The wingspans of Kansas basketball players Udoka Azubuike and Svi Mykhailiuk had NBA Draft analysts buzzing — for different reasons — Thursday at the NBA Draft Combine.
Azubuike — who stood tall at 7 feet, 0 and 1/4 inches wearing shoes and 6-10 without shoes — stretched to an impressive 7-foot-7, fourth-longest wingspan in NBA combine history. Texas’ Mo Bamba extended to 7-10 Thursday for the longest wingspan in combine history.
Meanwhile, Mykhailiuk, who measured 6-7, 3/4 with shoes and 6-6 1/2 without shoes, registered a 6-4 3/4 wingspan. That’s a negative-3 wingspan, which according to NBA writer Chris Stone, is the second worst gap in combine annals.
The good news for shooting guard Mykhailiuk is he shrugged off criticism of his wingspan (length of a basketball player's arms and hands calculated by the player standing with both arms fully extended out to his sides, measuring fingertips to fingertips) by faring well in his first scrimmage in front of NBA scouts and front-office personnel.
Mykhailiuk, KU’s all-time single-season three-point leader (who weighed 211.6 pounds with 8.45 percent body fat on Thursday), hit 6 three-pointers in 9 tries and scored 20 points with six rebounds in his only 5-on-5 scrimmage of the day.
“Six threes for Mykhailiuk today (game high 20 points)," ESPN.com’s Jonathan Givony wrote on Twitter. "Showing some fight defensively as well. ... has turned himself into a much tougher and more well-rounded player. Still only 20 years old.”
Others were also imppressed.
“Svi’s negative wingspan is such a bummer, but I think there’s a real chance he’s the best shooter in the draft," tweeted Chris Stone, who writes for Sporting News and other publications. "He’ll make good money hooping somewhere.”
Mykhailiuk, who was credited with an 8-4 standing reach, told Kansas City Star reporter Aaron Reiss that he met with officials from the Detroit Pistons and Charlotte Bobcats on Thursday after meeting with representatives from the Los Angeles Lakers, Minnesota Timberwolves and Indiana Pacers on Wednesday. He has individual workouts scheduled immediately after the combine with Chicago, Detroit and Washington, “then a lot more.”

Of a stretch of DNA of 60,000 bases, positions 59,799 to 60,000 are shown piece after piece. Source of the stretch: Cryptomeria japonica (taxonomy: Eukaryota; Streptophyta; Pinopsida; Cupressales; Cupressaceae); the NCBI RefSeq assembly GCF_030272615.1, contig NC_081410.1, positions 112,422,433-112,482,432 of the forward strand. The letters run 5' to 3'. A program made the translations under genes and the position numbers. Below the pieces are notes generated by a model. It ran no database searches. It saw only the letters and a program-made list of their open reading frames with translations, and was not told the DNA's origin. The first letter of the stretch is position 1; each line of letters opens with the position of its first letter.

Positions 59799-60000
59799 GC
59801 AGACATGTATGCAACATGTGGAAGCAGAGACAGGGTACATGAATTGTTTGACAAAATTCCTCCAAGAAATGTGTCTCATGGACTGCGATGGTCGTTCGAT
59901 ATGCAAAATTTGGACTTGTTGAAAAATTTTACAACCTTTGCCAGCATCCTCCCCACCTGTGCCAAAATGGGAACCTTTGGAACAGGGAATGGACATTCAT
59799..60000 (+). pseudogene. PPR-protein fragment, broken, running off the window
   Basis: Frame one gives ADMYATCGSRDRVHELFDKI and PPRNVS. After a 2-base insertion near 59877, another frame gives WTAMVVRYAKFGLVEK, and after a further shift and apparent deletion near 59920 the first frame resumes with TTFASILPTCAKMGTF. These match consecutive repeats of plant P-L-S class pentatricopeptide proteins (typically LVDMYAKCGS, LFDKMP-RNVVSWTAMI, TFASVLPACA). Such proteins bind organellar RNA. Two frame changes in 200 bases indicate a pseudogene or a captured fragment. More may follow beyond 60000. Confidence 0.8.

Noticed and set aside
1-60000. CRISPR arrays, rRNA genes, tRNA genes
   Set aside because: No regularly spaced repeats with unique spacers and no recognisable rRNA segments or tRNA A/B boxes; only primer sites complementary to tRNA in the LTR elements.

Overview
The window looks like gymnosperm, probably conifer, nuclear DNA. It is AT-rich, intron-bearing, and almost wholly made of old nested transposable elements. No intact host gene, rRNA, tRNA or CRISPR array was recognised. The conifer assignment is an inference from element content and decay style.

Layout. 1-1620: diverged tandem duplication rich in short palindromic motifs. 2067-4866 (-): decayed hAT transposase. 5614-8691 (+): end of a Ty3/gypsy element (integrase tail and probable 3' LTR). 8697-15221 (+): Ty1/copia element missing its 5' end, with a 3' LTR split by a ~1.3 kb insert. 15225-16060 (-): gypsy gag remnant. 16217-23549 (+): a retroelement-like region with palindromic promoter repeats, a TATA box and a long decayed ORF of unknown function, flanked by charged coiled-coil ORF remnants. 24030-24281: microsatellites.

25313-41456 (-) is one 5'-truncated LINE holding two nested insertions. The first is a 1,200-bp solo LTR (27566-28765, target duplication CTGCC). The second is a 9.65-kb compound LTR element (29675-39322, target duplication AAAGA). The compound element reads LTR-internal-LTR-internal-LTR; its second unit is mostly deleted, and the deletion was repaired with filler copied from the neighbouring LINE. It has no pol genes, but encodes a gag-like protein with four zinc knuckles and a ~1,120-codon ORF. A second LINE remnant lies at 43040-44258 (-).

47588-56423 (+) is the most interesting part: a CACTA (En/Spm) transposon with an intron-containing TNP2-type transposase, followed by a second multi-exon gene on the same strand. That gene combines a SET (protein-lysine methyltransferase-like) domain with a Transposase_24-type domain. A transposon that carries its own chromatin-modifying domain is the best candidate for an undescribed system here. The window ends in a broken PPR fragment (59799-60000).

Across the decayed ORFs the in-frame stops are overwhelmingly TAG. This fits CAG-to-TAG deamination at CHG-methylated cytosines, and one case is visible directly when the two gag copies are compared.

Mykhailiuk said during interviews with NBA executives that he “felt more comfortable. I came more prepared. The first time, you don’t know what to expect.”
Remember, he tested the waters a year ago, attending the combine before electing to remove his name from the draft and return for a senior season at KU — one in which he averaged 14.6 points and 3.9 rebounds a game for the (31-8) Jayhawks.
“You know kind of what they’re going to ask, what kind of questions. I just feel more comfortable,” Mykhailiuk said.
The Pistons ran him through a virtual-reality test. He wore a headset, and they asked him to react to different basketball situations.
“It really helped to ask a lot of questions about basketball. I knew all the answers, man,” Mykhailiuk told The Star's Reiss.
Like Mykhailiuk, Azubuike also drew positive reviews for his work in a scrimmage situation on Thursday. Azubuike (273.8 pounds, 7.95 percent body fat, 9-4 1/2 standing reach) scored 14 points on 7-of-10 shooting and grabbed six rebounds in his first scrimmage.. A 41 percent free throw shooter a year ago, he was 0 of 4 from the line.
Here are measurements of the three other KU players at the combine.
Devonté Graham stood 6-1 1/2 in shoes and 6-0 1/4 without shoes at 186.4 pounds and 4.8 percent body fat. He had a 6-6 1/4 wingspan and 8.0 standing reach.
Malik Newman stood 6-3 1/4 in shoes, 6-2 1/2 without shoes at 189.2 pounds and 6.25 percent body fat. He had a 6-5 1/2 wingspan and 8-2 1/2 standing reach.
Billy Preston stood 6-10 1/2 in shoes, 6-8 3/4 without shoes at 222.4 pounds and 5.45 percent body fat. He had a 7-2 wingspan and 9-0 standing reach. Preston was listed at 240 pounds when he arrived at KU.